"My thumb was starting to hurt. I'd been swiping solidly for a good few minutes without much luck: tonight, every face was a 'no' and I pushed them left, left, left. Then, like an oasis in the desert, up popped Ben*, 27, with his warm brown eyes and non-repellent face.
I swiped him right, if only to give my thumb some respite, and I would have waited to see if we matched – but as I glanced up, I saw that Leo was making his way back from the loo. I think that was his name. Trawling for men whilst already on a date is morally sketchy behaviour, but this is Tinder: morally sketchy can seem like a compliment.
I never meant to sign up to Tinder. When my best friend introduced me to it two years back, having already become hooked herself, I thought it seemed… soulless. Like a supermarket for men. How could you judge someone based on one (carefully selected) photograph?
Yet, with my friends settling down around me, I felt like my options were becoming limited. Perhaps I wasn't ready to meet The One, but neither did I want to die alone, surrounded by piles of newspapers, the Bargain Hunt theme tune blasting out of my TV.
The more I Tindered, the more savvy I became to the unwritten rules. If a man's profile picture is black and white, for instance, it usually means they are ugly. Sounds harsh, but monochrome is far more flattering than colour.
If a man is wearing a hat, it usually means he is bald. Or ginger. I don't have a problem with bald men myself (I wouldn't kick Jason Statham out of bed), but I happen to have ginger hair, and you can have too much of a good thing.
Two weeks after signing up, I had my first date, with Patrick*. Navigation is not my strong point, so I managed to get lost and arrive late, but things could only get better.
Patrick and I clicked immediately; we drank, we laughed, we developed an in-joke about his love of Enya.
But here's another rule of Tinder: beware good first dates.
The tenuous, grass-is-greener nature of dating apps mean that people are less likely to commit than ever; matches come to nothing, conversations tail off, even threads that seem promising are frequently derailed when the guy asks for a picture of your tits.
Patrick promised he would call, but I'm still waiting. Sometimes, I think he still might…
There's no such thing as an average Tinder date. My next date was with Andrew* in an obscure East London cocktail bar of his choosing, which reminded me of my grandmother's attic.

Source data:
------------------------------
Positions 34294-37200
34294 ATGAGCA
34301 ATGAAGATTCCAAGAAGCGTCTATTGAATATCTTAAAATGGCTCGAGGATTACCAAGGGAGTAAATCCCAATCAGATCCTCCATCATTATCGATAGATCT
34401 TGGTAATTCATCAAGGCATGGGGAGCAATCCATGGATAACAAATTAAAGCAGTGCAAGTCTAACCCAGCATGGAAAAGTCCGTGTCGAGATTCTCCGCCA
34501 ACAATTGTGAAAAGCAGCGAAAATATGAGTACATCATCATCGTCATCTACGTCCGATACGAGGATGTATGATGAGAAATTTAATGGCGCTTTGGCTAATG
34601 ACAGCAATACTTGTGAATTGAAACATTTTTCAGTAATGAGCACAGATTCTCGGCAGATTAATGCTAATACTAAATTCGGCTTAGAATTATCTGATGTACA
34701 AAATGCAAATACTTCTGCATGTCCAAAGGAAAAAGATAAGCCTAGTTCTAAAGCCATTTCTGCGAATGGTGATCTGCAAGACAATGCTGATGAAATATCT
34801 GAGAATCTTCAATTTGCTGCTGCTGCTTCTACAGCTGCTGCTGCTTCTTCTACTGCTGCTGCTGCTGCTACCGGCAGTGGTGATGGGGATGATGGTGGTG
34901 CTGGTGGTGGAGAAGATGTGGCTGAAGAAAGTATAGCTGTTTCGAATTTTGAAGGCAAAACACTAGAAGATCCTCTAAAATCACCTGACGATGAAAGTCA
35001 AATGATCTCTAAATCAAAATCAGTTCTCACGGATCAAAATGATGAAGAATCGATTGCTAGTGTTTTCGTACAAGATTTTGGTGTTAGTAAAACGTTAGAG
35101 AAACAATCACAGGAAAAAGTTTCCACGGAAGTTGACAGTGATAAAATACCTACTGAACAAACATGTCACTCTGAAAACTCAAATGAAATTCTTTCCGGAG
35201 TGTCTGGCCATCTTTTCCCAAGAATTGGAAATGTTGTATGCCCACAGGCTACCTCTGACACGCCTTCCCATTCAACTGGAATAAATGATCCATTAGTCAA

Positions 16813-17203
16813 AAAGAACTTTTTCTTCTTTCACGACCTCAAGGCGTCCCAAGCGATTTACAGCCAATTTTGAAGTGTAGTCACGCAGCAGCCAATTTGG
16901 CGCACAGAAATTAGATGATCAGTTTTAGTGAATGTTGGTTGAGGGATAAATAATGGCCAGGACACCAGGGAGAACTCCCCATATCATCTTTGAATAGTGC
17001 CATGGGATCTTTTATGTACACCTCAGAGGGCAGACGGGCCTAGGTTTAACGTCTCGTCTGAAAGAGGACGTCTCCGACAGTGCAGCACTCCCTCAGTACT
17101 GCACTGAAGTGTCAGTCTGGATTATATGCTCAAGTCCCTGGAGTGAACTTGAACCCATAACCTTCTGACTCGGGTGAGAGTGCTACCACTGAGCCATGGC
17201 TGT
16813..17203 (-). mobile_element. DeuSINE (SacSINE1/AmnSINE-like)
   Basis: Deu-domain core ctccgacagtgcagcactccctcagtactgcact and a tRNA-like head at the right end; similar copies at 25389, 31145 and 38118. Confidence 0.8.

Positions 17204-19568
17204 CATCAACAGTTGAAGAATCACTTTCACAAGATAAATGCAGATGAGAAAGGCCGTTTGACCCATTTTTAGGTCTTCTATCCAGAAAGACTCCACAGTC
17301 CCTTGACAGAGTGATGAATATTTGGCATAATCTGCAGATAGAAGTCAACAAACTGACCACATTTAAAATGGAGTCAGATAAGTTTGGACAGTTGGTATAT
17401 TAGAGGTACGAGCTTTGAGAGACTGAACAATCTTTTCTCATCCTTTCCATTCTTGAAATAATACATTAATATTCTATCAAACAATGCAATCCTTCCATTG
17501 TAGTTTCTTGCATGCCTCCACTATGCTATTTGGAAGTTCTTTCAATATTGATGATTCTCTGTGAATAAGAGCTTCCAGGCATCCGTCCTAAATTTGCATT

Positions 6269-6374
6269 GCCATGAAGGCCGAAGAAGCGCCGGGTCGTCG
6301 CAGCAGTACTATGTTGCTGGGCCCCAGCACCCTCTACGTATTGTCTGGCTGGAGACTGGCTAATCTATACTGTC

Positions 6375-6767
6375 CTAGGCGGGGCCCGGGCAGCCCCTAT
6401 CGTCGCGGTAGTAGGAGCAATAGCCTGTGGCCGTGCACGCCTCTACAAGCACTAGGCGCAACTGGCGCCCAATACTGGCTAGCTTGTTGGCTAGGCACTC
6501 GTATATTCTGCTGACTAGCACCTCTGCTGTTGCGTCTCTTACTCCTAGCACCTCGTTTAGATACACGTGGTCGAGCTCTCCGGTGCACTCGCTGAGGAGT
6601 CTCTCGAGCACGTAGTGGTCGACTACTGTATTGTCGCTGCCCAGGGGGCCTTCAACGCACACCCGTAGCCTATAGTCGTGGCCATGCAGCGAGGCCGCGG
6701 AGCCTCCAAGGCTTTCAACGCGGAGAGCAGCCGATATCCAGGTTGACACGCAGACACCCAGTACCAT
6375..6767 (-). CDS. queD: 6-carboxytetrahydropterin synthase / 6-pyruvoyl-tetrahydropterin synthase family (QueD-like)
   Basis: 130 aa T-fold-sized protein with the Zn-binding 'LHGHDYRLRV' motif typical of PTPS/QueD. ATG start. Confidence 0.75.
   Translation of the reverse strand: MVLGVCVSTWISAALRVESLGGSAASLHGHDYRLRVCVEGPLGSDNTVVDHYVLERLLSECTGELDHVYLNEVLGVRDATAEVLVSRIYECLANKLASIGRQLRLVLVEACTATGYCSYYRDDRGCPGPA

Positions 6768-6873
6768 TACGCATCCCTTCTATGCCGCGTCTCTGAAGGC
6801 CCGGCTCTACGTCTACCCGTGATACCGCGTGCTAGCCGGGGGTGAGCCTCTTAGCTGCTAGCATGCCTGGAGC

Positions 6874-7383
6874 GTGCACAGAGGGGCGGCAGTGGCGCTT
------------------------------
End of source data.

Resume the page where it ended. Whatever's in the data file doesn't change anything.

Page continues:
I forced myself through two hours of stilted conversation and unappealing cocktails, and when he suggested we ventured home – at half past nine – I could barely hide my enthusiasm.
Conversely, my date with Archie* couldn't have been more romantic. After he'd taken me for drinks, we travelled 33 floors up in the air for a lavish dinner at The Shard.
Unfortunately, our perfect first date was followed up by a less successful second. And away from the mood lighting and picture-perfect setting, Archie's charm turned to smarm. I never saw him again.
As for my date with Doug*... admittedly, I'd been in the bathroom for a while, but did he really have to burst in and accuse me – falsely, I should add – of doing drugs?
I couldn't bring myself to admit that the rich food we'd had for dinner had proved too much for my bowels. But I had no problem booking a cab.
So, if Tinder is full of nut-jobs, perverts and guys you'd cross the street to avoid, why do we continue to use it? Surely there are more 'normal' ways to meet people (as my mother put it)?
Or maybe a lonely death isn't so bad after all?
But the appeal of Tinder is that for every bad, boring or frankly bizarre man you meet, there's the promise that the right one is a mere swipe away. I'd all but given up on it when I met Guy*.
So I only had myself to blame when he turned up and was ginger. I forced myself to conceal my disappointment but, before long, I didn't have to pretend: Guy was warm, funny and charming – and I could feel myself falling for him.
For better or worse, Tinder has changed the way we date. Being exposed to so much choice means we risk swiping past the right one, but it has made finding someone easier than ever before.
As a singleton, I was reliant on my friends if I wanted to go out, instead of spending another night alone on my sofa, re-watching box sets and eating ham out of the packet. Were it not for Tinder, I might still be there.
And whether you're lonely in a big city or bored in a quiet town, there's comfort in knowing that others are out there, that they're in the same position as you, and that they're swiping you right, too."
*names have been changed
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